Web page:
Today we’d like to introduce you to Jessica Bantista.
So, before we jump into specific questions, why don’t you give us some details about you and your story.
Growing up in Greenwood, Indiana, I started singing at an early age. I began vocal lessons as a child and continued throughout high school training in classical music and musical theater. I always knew music was a passion of mine and something I would continue to pursue for the rest of my life. After high school, I went on to study at Columbia College Chicago in vocal performance and graduated with a music business degree. Music literacy, performance skills, producing original music and the understanding of tools required to plan a career in music were all essential for my career later as a DJ.
After college, I would go out with friends and loved listening to the DJ and how they would move an entire crowd. I become infatuated with the diverse genres played throughout the night and the skills it took to read a bar or nightclub. I noticed that at the time, it was rare to see a female behind the DJ booth. This realization was something I couldn’t quite grasp and an aspect of the scene I wanted to change.
I decided to teach myself and invest in a small DJ controller. I spent hours perfecting the craft and my weekends were completely dedicated to learning how to DJ. While teaching myself, I was still in the studio recording, which took me to some of the best cities in the US, including Chicago, New York, Miami and LA.
After one of my first gigs at a pool party, I knew that I had found my true calling. I began playing more regularly while gaining experience and knowledge of the craft. I was recording original music in the studio and working as a DJ at night, which led me to producing. My goal was to be able to produce my own music, sing on my tracks and DJ my own music. I have conquered that goal and continue to strive to become the best version of myself as a musician. It’s been a long and challenging road, but it’s all been worth it. I feel beyond blessed to do something that I love and even more blessed to share that passion with others.
Has it been a smooth road?
I love the quote, “Nothing worth having comes easy.”
This quote is an accurate description of my DJ journey, and my persistence and resilience were also the key.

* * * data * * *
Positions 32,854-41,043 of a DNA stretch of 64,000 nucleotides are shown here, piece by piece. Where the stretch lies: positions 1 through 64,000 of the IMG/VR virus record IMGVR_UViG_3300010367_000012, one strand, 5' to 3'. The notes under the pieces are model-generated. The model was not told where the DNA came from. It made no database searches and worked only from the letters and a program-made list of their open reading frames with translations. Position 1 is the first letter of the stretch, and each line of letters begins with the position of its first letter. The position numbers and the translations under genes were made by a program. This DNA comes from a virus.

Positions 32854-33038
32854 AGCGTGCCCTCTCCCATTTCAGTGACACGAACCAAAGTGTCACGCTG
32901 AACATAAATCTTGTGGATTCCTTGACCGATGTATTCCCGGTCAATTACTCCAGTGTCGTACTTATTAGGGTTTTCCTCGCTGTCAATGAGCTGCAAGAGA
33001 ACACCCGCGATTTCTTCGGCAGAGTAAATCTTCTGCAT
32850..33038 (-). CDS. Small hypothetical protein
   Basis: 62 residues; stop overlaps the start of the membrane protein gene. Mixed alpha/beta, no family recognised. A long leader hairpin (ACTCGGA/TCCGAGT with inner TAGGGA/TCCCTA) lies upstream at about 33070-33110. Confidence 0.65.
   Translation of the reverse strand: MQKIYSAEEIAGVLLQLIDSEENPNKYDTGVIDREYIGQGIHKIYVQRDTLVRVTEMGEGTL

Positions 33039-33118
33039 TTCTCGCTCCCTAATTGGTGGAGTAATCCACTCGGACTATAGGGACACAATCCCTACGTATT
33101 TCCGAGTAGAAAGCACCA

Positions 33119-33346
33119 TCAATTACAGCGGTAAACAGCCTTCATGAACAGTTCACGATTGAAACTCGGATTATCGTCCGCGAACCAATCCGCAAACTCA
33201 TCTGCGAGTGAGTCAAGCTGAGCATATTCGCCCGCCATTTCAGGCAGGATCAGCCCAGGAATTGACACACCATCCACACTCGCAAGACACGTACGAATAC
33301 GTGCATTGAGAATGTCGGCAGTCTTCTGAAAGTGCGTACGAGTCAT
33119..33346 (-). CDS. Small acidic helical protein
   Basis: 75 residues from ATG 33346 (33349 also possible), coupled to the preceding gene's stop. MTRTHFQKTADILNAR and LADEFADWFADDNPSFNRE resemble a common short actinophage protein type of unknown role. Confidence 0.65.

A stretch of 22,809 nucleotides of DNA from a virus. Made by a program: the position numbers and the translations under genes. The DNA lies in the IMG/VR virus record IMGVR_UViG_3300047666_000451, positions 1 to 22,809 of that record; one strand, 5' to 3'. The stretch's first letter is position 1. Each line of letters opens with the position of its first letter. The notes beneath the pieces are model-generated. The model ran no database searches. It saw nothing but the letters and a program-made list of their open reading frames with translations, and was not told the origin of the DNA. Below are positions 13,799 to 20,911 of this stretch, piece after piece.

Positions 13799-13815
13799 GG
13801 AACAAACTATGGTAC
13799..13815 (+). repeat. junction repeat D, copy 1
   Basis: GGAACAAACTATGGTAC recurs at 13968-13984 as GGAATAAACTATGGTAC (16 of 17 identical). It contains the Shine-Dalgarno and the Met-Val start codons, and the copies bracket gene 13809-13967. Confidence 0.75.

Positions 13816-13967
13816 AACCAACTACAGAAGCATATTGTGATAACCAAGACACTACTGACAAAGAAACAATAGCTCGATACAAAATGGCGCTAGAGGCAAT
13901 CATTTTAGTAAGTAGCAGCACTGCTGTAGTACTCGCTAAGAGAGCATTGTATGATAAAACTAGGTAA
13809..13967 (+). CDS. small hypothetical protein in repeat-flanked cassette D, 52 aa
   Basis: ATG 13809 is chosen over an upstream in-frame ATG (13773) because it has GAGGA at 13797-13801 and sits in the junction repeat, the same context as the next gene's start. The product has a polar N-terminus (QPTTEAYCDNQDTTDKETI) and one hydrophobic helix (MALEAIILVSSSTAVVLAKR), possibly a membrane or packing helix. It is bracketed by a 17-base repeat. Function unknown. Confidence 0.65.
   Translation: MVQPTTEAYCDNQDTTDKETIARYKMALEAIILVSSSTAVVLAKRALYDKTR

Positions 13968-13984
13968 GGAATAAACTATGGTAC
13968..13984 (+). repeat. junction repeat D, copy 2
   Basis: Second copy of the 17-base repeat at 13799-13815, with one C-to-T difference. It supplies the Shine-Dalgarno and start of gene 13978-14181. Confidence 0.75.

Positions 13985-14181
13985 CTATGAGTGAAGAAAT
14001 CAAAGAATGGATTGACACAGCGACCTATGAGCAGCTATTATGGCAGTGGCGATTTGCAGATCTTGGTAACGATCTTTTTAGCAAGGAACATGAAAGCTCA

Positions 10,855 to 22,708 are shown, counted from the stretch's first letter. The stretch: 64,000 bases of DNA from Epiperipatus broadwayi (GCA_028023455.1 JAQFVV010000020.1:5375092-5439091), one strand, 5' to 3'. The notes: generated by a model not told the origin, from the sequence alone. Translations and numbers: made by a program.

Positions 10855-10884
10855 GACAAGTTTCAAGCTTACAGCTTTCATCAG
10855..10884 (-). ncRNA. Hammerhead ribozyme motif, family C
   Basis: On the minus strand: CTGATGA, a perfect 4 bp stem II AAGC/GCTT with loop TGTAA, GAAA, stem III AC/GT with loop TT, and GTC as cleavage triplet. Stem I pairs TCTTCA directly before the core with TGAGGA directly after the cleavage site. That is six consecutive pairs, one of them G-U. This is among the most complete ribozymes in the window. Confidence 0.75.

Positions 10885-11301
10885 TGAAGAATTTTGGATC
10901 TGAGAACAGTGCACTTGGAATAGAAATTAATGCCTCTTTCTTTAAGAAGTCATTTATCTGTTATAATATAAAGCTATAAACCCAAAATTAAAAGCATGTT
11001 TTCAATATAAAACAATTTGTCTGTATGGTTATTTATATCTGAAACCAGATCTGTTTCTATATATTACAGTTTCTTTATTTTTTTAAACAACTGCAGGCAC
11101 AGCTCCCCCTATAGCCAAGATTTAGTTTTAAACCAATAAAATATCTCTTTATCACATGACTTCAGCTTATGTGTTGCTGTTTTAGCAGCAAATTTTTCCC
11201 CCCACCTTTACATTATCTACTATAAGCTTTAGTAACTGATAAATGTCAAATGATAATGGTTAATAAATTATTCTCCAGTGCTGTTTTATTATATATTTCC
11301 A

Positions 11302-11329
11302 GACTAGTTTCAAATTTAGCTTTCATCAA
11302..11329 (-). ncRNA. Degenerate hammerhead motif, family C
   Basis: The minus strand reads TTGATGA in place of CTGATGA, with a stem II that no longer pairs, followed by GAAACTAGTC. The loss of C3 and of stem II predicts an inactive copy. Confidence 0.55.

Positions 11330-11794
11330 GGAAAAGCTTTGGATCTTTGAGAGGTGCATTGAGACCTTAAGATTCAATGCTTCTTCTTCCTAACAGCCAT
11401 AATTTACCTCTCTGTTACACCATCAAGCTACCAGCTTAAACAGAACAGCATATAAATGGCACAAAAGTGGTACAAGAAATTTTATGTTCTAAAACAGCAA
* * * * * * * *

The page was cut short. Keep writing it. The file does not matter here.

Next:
This journey was anything but a smooth road, but I am grateful for the roadblocks and obstacles.
It was tough starting off. Trying to persuade bar and club managers to give a DJ they had never heard of an opportunity was a challenge.
In Miami, I hit a wall and there were times I thought of giving up. A DJ friend of mine in LA told me to move out to LA and try to pursue DJ work on the west coast. At that point I thought, “I have nothing to lose, I’m going to do this.”
It was a struggle to pick up gigs for the first year and then I started to slowly gain traction. Over time, I gained residency’s and playing venues I absolutely loved all over LA. In my experience, I discovered that the DJs here in LA were supportive of each other. I had not experienced this type of DJ support and am beyond grateful for those friendships. I now have the support from my friends, DJ Jernell Geronimo, DJ Jon B, The Hitchcock Brunette, DJ Miss Ninja, DJ Inai, DJ Moniq, DJ Research and more.
We’d love to hear more about your work and what you are currently focused on. What else should we know?
I’m a DJ that likes to connect with the clients and the customers to create a memorable experience. I play every genre of music and tailor my music for the crowd, venue and event that I am performing for. I bring professionalism, diversity and creativity to every gig to set the perfect environment for the event. Plus, I have pink hair, who doesn’t like pink hair?
How do you think the industry will change over the next decade?
The industry and technology are constantly evolving. Now more than ever due to COVID, DJ’s experienced an abrupt halt in their careers. With nightclubs and venues closed, DJ sets have moved to live streaming on various platforms. I think the pandemic opened up different avenues for live music, although they may not be as financially satisfying for the artist. There’s no telling when it will all end or what live music will look like soon. As for now, live streaming has become an integral part of our lives and could evolve into something even greater over time. Although, I feel there is nothing else that can compare to the energy and connection of a live performance.
Baz Here, Alan Davis, Isaak Flores, Luis Lucas